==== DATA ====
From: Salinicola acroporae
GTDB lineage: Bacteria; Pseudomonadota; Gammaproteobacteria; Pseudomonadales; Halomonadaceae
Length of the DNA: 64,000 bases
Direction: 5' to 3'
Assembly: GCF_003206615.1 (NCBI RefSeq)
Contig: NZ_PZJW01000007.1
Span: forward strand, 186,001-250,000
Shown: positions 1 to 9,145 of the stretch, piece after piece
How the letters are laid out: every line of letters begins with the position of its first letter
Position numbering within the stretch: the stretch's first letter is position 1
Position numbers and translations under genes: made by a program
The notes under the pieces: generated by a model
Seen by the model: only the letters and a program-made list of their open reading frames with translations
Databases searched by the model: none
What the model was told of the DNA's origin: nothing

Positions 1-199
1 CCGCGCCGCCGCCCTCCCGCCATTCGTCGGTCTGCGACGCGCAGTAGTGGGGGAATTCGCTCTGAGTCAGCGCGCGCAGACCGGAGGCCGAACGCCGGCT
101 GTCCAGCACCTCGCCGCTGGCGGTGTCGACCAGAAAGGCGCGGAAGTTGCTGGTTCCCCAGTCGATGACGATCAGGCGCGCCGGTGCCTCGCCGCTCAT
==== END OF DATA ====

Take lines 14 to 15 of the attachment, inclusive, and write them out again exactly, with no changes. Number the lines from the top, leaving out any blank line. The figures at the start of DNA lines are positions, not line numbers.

Databases searched by the model: none
What the model was told of the DNA's origin: nothing